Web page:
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Resources in New York Public Libraries
Maps and Atlases
Congo Free State, attributed to but almost certainly not
drawn by Henry Morton Stanley. New York: Harper & Brothers. 1885.
This early and large map, most likely cut out of Stanley's 1885
publication The Congo and the founding of its Free State; a story
of work and exploration, is extremely detailed along the Atlantic
Coast and along the Congo River, east of Lake Tanganyika and around
Lake Victoria, but completely empty for hundreds of miles north
and south of the River in the center of the country, where the rain
forest is dense. The map is a good visual representation of the
scope of exploration in the Congo as of about 1880.
Carte de l'Etat indépendant du Congo par J. duFief, Secrétaire-général
de la Société royale belge géographiqe. Bruxelles, 1895.
This enormous map (more than four feet square) is drawn at an incredible
scale: 31 miles to one inch. In 1895, only limited areas of the
Congo had been explored, hence, there's a lot of empty space in
this beautiful map. One can imagine how exciting such a map must
have been in 1908 to a young man about to set sail.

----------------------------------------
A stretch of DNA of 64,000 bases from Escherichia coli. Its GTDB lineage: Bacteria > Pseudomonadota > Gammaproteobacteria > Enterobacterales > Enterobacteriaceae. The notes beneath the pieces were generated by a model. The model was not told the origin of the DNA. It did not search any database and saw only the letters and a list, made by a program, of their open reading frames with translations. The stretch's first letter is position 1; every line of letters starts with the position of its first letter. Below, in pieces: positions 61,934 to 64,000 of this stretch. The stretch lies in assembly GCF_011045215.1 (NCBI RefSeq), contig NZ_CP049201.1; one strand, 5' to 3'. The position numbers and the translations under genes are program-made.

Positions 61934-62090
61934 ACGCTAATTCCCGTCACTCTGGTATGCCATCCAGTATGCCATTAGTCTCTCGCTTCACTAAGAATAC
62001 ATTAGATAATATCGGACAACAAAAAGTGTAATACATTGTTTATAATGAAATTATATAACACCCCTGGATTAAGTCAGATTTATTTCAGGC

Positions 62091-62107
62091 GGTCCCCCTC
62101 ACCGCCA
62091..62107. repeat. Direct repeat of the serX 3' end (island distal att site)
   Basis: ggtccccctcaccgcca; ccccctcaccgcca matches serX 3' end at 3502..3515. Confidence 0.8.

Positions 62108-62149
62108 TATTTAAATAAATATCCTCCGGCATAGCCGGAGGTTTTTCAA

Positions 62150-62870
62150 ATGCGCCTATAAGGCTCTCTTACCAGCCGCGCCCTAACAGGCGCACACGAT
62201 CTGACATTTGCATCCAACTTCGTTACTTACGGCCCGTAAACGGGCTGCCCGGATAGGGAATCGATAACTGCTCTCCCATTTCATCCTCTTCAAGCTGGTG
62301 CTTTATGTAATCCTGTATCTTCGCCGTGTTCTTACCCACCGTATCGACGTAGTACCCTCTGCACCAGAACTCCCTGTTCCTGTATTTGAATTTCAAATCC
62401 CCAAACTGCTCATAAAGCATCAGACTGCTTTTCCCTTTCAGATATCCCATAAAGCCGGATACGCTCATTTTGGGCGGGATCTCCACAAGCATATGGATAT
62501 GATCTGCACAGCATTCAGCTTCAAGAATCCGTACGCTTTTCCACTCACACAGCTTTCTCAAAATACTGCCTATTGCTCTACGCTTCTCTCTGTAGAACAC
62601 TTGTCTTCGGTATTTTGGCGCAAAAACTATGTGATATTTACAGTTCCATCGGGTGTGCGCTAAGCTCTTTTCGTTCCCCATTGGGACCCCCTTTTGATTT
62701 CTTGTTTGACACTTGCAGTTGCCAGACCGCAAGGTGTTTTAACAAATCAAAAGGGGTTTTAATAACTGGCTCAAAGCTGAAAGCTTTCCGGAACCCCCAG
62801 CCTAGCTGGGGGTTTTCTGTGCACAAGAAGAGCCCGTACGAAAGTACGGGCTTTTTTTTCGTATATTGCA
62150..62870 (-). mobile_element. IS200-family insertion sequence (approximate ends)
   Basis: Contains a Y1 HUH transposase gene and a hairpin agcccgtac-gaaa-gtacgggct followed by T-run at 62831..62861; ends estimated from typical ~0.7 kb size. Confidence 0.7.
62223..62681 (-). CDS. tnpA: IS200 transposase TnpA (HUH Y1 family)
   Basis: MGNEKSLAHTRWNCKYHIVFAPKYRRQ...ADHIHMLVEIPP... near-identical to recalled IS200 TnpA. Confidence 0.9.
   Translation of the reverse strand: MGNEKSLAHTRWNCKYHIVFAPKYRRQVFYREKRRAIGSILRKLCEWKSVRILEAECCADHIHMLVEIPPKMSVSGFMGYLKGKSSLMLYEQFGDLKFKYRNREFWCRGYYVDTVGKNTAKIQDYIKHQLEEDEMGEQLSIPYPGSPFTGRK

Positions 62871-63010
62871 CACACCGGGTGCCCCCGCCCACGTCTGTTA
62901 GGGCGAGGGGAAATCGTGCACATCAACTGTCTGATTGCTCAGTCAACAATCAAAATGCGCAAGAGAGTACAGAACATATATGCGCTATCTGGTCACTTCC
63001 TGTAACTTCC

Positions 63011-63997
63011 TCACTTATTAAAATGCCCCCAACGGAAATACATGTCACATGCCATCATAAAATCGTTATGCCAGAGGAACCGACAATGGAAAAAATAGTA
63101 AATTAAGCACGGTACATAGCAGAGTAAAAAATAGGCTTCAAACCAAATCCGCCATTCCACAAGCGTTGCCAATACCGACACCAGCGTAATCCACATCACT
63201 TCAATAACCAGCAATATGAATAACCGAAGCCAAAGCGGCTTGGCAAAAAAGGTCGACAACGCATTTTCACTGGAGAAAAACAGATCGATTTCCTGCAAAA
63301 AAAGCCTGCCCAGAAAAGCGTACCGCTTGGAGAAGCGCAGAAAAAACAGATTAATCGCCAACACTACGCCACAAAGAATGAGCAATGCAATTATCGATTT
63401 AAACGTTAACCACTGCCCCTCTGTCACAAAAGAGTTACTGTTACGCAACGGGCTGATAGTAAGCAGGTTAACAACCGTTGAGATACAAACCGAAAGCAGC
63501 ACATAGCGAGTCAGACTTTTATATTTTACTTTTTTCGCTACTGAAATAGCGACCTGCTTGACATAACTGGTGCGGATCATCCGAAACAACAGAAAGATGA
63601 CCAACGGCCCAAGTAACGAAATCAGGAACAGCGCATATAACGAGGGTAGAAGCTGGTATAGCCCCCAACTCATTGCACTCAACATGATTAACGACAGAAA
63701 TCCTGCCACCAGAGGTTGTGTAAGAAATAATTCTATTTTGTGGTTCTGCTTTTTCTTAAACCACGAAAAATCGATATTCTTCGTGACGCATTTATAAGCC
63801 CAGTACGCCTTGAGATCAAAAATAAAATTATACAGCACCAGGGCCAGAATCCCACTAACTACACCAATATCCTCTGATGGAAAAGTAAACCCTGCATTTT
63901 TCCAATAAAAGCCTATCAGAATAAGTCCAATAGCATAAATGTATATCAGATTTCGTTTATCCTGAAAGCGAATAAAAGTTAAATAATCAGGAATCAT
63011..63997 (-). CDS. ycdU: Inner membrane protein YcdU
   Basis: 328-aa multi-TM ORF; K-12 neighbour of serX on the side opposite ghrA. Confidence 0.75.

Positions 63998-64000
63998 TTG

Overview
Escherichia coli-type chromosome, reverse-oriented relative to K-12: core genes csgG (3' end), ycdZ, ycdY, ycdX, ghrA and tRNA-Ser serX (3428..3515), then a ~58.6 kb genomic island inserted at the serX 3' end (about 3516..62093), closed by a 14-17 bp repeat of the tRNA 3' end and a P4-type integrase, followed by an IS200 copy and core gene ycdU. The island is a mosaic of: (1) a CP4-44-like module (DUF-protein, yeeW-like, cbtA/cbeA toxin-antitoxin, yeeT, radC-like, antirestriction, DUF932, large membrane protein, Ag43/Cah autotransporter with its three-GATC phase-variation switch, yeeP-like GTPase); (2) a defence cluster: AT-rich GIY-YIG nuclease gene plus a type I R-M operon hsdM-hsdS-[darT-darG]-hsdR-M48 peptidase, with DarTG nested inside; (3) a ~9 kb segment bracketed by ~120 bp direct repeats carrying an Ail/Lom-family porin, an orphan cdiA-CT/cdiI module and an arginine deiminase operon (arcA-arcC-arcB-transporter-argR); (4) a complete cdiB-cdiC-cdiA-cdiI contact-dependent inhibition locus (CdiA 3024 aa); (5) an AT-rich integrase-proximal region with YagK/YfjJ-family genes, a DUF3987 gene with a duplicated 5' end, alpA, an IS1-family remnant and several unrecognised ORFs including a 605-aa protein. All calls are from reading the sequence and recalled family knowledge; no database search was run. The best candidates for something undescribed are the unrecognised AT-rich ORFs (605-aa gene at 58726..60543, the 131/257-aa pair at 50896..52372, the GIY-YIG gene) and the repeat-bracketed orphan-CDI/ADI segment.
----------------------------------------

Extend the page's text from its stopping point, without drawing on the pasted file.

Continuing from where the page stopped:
Carte de l'Etat indépendant du Congo. Bruxelles. 1898.
Carte de l'Etat indépendant du Congo. Bruxelles. 1907.
The 1898 and 1907 versions of the same map are smaller in scale,
and begin to show administrative divisions and topographic detail.
The 1898 version has routes of exploration (such as "Livingstone
1870") and major battles indicated, and the 1907 version shows missions,
administrative posts, and the few railroads that had been constructed
around the Congo River rapids. The 1907 version also shows that
the bordering territories have been partitioned by the European
powers. Such areas as French Congo and German East Africa are noted
on the map.
Petit atlas du Congo belge. Bruxelles: A. de Boeck, [1912?].
32 [i.e. 64] p.: ill., maps (16 col.); 21 cm. Consists of 32 p.
of text and 16 folded maps printed on verso of unnumbered pages
and on recto of numbered pages. A very comprehensive little atlas,
it includes ethnographic, economic, and political color maps of
the country, as well as a color map of each province and a detail
map of the area around the mouth of the river. Also included are
charts and graphs measuring the Congo's climate, language, watershed,
river output, geology, population, land disposition, etc.